Books Desolation Angels My life is a vast and insane legend reaching everywhere without beginning or ending lik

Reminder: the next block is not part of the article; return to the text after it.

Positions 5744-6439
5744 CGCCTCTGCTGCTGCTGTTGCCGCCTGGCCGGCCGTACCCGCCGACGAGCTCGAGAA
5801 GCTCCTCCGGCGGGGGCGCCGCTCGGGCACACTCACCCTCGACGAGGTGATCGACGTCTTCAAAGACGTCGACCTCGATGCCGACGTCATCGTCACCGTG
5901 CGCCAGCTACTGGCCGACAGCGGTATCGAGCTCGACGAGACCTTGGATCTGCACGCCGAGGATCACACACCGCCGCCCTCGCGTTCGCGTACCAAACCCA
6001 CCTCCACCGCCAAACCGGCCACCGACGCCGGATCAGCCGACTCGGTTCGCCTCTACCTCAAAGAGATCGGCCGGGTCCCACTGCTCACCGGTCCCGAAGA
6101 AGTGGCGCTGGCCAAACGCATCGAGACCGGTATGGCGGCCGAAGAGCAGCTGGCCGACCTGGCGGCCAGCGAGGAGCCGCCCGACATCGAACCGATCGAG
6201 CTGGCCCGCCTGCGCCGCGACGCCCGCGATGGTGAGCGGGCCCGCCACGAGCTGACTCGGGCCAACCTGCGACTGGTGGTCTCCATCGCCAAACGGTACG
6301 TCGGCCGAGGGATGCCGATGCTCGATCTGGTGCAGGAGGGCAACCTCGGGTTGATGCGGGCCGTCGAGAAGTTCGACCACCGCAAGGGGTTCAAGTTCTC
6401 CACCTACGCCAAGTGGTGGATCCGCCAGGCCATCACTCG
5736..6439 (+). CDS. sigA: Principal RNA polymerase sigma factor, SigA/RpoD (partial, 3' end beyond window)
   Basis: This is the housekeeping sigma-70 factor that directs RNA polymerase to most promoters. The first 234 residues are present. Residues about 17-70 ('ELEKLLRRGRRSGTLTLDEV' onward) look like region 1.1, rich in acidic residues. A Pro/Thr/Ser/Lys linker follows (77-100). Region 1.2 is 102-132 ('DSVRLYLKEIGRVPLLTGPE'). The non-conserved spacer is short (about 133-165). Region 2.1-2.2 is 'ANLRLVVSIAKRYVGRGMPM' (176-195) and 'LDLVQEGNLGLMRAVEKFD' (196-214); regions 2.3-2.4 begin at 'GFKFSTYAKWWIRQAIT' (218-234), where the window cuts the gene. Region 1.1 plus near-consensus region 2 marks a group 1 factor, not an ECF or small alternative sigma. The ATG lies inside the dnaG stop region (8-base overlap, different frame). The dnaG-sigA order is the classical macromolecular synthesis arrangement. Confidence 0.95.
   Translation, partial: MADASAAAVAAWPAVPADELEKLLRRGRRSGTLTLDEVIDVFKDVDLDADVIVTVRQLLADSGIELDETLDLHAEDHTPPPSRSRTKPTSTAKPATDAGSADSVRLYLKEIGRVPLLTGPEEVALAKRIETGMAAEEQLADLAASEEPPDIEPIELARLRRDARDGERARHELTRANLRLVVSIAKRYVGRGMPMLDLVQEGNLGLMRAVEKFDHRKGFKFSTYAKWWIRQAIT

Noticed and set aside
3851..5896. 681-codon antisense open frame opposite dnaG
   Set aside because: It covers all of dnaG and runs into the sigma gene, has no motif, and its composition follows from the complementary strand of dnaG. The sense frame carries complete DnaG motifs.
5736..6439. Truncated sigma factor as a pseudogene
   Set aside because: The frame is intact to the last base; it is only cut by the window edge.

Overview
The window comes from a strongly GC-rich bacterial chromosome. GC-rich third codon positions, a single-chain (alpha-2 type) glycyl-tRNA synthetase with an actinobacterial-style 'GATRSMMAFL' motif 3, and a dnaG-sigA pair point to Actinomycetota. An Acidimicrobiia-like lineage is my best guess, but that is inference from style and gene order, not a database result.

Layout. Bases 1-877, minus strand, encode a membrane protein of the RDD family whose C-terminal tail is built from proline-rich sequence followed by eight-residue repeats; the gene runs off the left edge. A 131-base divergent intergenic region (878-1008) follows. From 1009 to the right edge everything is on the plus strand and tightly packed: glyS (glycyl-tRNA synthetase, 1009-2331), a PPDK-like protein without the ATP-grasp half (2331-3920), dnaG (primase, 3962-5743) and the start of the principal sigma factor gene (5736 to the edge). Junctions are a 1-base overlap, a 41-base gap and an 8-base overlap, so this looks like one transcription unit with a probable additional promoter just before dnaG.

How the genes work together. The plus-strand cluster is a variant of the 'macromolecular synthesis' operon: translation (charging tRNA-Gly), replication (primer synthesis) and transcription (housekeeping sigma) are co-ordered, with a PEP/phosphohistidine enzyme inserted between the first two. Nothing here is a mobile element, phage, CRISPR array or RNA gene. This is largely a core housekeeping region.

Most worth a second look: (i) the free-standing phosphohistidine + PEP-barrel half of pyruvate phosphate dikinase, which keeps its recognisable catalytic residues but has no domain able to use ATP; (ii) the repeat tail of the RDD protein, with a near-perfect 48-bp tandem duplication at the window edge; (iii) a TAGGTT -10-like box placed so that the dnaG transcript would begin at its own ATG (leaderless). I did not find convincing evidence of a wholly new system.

Books Desolation Angels “My life is a vast and insane legend reaching everywhere without beginning or ending, like the Void – like Samsara – A thousand memories come like tics all day perturbing my vital mind with almost muscular spasms of clarity and recall…”Solitude isn’t for Jack Kerouac – alone on the mountain peak he is tortured and intimidated by loneliness and gets bored with it.“…the vision of the freedom of eternity which I saw and which all wilderness hermitage saints have seen, is of little use in cities and warring societies such as we have…”So back to the madding crowd where Jack Kerouac does belong…“Now everything is too cool for a fight, now it’s jazz, the place is roaring, all beautiful girls in there, one mad brunette at the bar drunk with her boys – One strange chick I remember from somewhere, wearing a simple skirt with pockets, her hands in there, short haircut, slouched, talking to everybody – Up and down the stairs they come – The bartenders are the regular band of Jack, and the heavenly drummer who looks up in the sky with blue eyes, with a beard, is wailing beer-caps of bottles and jamming on the cash register and everything is going to the beat – It’s the beat generation, it’s béat, it’s the beat to keep, it’s the beat of the heart, it’s being beat and down in the world and like oldtime lowdown and like in ancient civilizations the slave boatmen rowing galleys to a beat and servants spinning pottery to a beat – The faces!”Beatniks seem to have existed only to burn their lives – like those moths circling around a candle flame – disoriented and hypnotized desolation angels.. Desolation Angels is Ebook With the publication of On the Road in 1957, Jack Kerouac became at once the spokesman and hero of the Beat Generation Along with such visionaries as William S Burroughs, Neal Cassady, and Allen Ginsberg, Kerouac changed the face of American literature, igniting a counterculture revolution that even now, decades later, burns brighter than ever in Desolation Angels.In oneWith the publication of On the Road in 1957, Jack Kerouac became at once the spokesman and hero of the Beat Generation Along with such visionaries as William S Burroughs, Neal Cassady, and Allen Ginsberg, Kerouac changed the face of American literature, igniting a counterculture revolution that even now, decades later, burns brighter than ever in Desolation Angels.In one of the major cinematic events of 2012, Jack Kerouac s legendary Beat classic, On the Road, finally hits the big screen Directed by Walter Salles The Motorcycle Diaries Paris, Je T Aime and with a cast of some of Hollywood s biggest young stars, including Kristen Stewart The Twilight Saga , Sam Riley, Garrett Hedlund, Kirsten Dunst, Amy Adams Julie Julia, The Fighter , Tom Sturridge, and Viggo Mortensen the Lord of the Rings trilogy, The Road , the film will attract new fans who will be inspired by Kerouac s revolutionary writing.. Jack Kerouac was born Jean Louis Lebris de Kerouac on March 12, 1922, in Lowell, Massachusetts Jack Kerouac s writing career began in the 1940s, but didn t meet with commercial success until 1957, when On the Road was published The book became an American classic that defined the Beat Generation Kerouac died on October 21, 1969, from an abdominal hemorrhage, at age 47.. Bestseller Books Desolation Angels This book is the best reason I can think of for anyone ever learning to read. I've spent most of it with my mouth - metaphorically - hanging open, and my heart perpetually glowing and breaking along with Kerouac's various and numerous highs and lows. Can you be in love with someone who died years before you were even a twinkle in the eye of the universe? I think so. This is not On the Road, and On the Road is nothing by comparison. That is, if there can be any other piece of writing that could even come close to being comparable with Desolation Angels. Of course, from somewhere and someone there will be, but with the same kind of sincerity and authenticity that Kerouac delivers? I seriously doubt it. The things he sees and thinks and writes, they're gorgeous, uplifting, insane, horrific, and sometimes bleak beyond belief. But through it all there is a shocking sweetness and sometimes earnest naivety from Kerouac himself, which endears so much about the world to - I'm certain - anyone who reads it. I still don't believe in God, but Kerouac has given me the best reasons why belief is still important, and can still be beautiful. Oh, and the temptation to hop on a train and disappear into the unknown, is a force to contend with once finished... You know when you've just finished reading something utterly wonderful, and you feel all pretentiously gob-smacked that your brain has been irrevocably changed? My poor brain! There's no going back.